Court ruling jolts home-school community
by Ali Abdollahi, Milpitas Post
with comments in brackets by Ann Zeise..
Parents and educators were shocked by a ruling in late February that stated all parents who wish to home-school their children in California must receive teaching credentials. The decision by a three-judge panel at the 2nd District Court of Appeals in Los Angeles was in response to a case in which a father who has home-schooled all of his eight children was accused of being physically abusive.
"I don't understand how a child abuse case returned a verdict that would essentially kill home-schooling in California," said Ann Zeise, Milpitas resident and creator of the A to Z Home Schooling network, an online resource used by more than 50 million home-schoolers. [I think the writer confused my page views over a decade with the number of homeschoolers. There are approximately 1.3 million homeschoolers in the USA. No where near 50 million!] "This just appeared out of the blue. This was not even a case that the home-school community was following closely. [Not following all! The Long family had not requested help from any of the large homeschool associations.].
"It is amazing the panic this has caused here and in other states," added Zeise. "I have seen posts online stating that, "The law in California has been changed!' In reality, the law in California has not been changed one bit."
The state's two highest authorities on such matters Gov. Arnold Schwarzenegger and State Superintendent of Public Instruction Jack O'Connell have both come out publicly condemning the ruling and assuring Californians that the law has not changed.
"Parents should not be penalized for acting in the best interests of their children's education," Schwarzenegger said in a statement. "This outrageous ruling must be overturned by the courts, and if the courts don't protect parents' rights, then, as elected officials, we will."
O'Connell issued a press release Tuesday in which he wrote, "I have reviewed this case, and I want to assure parents that chose to home-school that California Department of Education policy will not change in any way as a result of this ruling. Parents still have the right to home-school in our state."
Assurances from experts and public officials have not prevented strong reactions among some parents..
Attorney Debbie Schwarzer of [The HomeSchool California Association, not the law firm.] Wilson, Sonsini, Goodrich & Rosati the firm that is representing the Home School Association of California said, "I have been astonished by the hype about the case. So many have been making sensational claims that parents will be criminally prosecuted, etc."
Zeise said about 166,000 children are home-schooled in California. [A number I calculated on my site.] The state Department of Education does not publish home-school estimates, partially because of the varying definitions of home-schooling.
Under one of the state options for home-schoolers, many parents choose to register their homes as small private schools, a status that does not require credentialed teachers and then enroll their children in their school. Statewide, there are more than 18,000 students attending private schools with five or fewer students, according to state figures. [I don't know where he got that figure. I think he believed another publisher.]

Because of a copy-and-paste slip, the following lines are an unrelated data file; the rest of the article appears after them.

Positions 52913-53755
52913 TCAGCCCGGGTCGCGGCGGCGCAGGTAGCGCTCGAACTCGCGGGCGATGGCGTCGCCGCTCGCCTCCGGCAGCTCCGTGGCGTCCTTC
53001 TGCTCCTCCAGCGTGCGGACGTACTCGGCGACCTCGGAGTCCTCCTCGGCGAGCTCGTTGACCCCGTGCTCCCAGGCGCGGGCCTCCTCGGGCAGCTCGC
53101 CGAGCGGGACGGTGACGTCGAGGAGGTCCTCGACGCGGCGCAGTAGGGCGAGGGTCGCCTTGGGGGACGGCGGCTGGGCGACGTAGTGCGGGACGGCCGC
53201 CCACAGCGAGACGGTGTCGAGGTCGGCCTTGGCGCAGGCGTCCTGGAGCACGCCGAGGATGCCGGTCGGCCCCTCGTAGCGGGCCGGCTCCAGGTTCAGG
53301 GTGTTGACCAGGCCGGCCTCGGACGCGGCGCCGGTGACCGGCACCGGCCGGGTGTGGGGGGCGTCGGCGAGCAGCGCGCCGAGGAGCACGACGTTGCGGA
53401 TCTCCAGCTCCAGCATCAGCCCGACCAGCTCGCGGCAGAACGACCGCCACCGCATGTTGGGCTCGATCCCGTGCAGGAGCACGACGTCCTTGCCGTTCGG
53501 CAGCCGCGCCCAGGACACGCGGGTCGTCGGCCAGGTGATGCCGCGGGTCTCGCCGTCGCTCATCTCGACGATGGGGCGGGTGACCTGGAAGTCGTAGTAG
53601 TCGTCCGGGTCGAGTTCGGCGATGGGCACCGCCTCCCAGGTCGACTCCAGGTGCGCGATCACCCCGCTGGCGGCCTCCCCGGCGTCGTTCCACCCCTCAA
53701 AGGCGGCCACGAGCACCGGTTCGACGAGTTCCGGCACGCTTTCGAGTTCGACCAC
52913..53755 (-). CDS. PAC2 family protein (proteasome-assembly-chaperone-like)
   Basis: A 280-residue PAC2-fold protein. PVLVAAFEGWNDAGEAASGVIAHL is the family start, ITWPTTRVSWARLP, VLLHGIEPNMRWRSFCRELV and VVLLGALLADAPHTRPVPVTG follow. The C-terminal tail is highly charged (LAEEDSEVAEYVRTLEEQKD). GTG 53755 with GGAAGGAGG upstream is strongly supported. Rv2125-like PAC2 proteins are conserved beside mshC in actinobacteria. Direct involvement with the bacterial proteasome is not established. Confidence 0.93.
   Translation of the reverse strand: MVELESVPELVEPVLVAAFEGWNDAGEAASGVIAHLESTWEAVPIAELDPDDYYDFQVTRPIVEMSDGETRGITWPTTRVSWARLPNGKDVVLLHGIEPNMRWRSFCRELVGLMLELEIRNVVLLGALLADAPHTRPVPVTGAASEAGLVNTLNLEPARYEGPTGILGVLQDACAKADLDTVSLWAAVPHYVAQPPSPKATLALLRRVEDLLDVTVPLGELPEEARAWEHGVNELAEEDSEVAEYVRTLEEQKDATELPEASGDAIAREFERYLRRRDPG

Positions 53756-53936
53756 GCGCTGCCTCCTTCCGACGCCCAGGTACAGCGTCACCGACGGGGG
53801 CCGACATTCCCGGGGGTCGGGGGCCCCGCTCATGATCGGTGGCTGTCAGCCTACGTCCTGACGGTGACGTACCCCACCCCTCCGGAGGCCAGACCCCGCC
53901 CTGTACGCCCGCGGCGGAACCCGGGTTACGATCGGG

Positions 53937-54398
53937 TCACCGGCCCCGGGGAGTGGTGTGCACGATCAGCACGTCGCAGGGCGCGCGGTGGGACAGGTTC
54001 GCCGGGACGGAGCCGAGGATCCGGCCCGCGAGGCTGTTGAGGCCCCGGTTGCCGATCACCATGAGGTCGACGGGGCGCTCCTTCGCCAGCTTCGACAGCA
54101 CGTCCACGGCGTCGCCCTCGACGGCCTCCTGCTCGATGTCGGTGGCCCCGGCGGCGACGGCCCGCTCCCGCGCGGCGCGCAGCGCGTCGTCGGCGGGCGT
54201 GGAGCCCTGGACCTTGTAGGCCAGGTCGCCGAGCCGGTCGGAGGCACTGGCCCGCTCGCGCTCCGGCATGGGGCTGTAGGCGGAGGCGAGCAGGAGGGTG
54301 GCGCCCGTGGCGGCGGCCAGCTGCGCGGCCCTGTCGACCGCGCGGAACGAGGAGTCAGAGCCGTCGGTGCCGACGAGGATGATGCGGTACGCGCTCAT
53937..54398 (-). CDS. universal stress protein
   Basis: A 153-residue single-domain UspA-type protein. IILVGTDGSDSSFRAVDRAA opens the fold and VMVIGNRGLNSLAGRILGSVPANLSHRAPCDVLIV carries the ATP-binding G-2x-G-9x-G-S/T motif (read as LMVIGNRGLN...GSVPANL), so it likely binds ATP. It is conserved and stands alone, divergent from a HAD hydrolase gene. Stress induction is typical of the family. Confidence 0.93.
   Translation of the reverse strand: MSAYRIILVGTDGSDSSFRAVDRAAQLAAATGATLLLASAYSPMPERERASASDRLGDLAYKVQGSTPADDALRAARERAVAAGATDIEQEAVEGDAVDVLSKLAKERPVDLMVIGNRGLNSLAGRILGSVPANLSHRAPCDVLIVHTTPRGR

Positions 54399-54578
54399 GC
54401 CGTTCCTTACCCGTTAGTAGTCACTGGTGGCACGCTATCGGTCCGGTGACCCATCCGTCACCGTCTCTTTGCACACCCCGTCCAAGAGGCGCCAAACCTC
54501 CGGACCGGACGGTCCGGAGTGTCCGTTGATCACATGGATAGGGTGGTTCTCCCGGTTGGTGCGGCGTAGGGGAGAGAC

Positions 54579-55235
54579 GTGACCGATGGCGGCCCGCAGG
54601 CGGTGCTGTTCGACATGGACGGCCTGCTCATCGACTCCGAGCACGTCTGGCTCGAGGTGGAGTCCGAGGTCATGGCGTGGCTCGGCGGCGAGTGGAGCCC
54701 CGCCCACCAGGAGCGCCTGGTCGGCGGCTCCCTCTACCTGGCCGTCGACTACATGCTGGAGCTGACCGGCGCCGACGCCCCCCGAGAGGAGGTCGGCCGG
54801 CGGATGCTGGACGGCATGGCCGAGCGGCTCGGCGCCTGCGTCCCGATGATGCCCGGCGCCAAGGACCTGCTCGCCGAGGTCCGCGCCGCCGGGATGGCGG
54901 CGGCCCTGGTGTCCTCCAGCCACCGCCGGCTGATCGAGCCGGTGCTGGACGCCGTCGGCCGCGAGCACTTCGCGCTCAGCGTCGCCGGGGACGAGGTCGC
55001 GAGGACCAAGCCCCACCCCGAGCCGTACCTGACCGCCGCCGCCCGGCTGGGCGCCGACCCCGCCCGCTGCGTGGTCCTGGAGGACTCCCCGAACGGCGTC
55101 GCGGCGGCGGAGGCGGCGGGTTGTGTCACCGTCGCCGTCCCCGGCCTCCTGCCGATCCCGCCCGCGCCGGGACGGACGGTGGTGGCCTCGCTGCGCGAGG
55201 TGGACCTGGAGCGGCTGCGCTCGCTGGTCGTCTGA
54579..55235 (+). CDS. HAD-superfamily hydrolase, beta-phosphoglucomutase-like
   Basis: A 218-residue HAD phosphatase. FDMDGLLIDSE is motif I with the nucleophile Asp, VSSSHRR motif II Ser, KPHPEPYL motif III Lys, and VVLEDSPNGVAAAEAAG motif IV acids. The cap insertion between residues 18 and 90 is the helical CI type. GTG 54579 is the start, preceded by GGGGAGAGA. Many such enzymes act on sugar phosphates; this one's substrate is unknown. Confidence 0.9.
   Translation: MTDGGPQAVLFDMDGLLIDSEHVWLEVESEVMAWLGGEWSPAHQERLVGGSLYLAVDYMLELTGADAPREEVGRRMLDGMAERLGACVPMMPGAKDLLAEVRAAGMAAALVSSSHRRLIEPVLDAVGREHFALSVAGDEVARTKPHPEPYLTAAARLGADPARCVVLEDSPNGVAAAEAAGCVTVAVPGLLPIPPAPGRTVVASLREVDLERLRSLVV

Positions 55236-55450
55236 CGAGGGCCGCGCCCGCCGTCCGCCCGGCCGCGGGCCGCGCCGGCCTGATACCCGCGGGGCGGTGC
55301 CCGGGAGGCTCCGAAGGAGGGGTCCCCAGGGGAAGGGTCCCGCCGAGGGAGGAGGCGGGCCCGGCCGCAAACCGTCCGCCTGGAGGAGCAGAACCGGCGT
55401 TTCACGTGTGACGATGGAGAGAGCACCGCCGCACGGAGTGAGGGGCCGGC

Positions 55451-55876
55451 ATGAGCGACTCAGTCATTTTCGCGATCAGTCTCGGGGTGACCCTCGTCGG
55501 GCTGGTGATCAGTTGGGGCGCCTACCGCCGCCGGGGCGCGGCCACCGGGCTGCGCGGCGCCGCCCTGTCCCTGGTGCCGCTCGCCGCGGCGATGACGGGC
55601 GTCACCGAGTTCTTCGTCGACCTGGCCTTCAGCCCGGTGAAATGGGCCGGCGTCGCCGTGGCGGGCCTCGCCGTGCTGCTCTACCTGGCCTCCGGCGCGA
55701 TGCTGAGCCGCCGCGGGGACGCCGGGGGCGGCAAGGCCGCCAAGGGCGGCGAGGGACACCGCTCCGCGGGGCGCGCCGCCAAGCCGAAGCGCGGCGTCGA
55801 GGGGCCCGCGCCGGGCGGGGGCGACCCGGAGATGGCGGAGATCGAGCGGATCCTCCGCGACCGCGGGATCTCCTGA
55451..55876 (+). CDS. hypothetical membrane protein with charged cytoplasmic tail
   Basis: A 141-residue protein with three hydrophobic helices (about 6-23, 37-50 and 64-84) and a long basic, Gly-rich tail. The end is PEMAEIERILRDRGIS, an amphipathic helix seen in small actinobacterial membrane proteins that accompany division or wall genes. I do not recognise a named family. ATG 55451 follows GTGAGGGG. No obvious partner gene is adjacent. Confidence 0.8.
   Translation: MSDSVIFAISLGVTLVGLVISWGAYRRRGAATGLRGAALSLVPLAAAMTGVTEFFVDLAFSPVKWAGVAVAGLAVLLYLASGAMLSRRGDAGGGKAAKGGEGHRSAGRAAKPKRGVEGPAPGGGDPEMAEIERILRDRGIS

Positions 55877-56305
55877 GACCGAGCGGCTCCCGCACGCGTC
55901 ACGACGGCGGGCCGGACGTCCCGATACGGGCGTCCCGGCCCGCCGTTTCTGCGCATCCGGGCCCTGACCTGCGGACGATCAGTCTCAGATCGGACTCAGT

Another complication of the recent court ruling is whether larger private schools, which currently are not required to have credentialed teachers, will have to begin requiring credentials.
According to Schwarzer, the flexibility for home-schoolers in California was not born out of sympathetic legislation, but rather a lack of legislation. That is why she said challenging this ruling through legislative channels is the wrong move for home-school advocates.
"Legislation isn't the answer because of the extraordinary strength of the teachers' union," Schwarzer said. "It is unlikely we will see any legislation ultimately pass that gives us the freedom we have today."
What Schwarzer [of HSC and with the firm of Wilson, Sonsini, Goodrich & Rosati] and a team of attorneys from Baker & McKenzie which is representing the California Homeschool Network seek, is to have the decision "depublished" by the state Supreme Court. By depublishing the case, Schwarzer said the high court would effectively rule that "while this (decision) might have been the right result in this particular case involving this particular set of facts, the court finds that the reach of the opinion is overbroad and should not become law for the entire state."
Note that at this time, early March 2008, we do not yet know the effect of the "In re Rachel L." decision. Expert homeschool legal advisors are looking into this decision to see what repercussions it might have.
Legal Brief: In re Rachel L.
In this dependency case, we consider the question whether parents can legally "home school" their children. The attorney for two of the three minor children in the case has petitioned this court for extraordinary writ relief, asking us to direct the juvenile court to order that the children be enrolled in a public or private school, and actually attend such a school.
Recent California Appellate Court Decision NEW
March 6, 2008. HSC is being represented by counsel in this issue, and we will consult with them about our options and about the best strategy for limiting the impact of this decision. It is not appropriate for us to state what that strategy is, but there are actions we can take that could significantly minimize any bad results.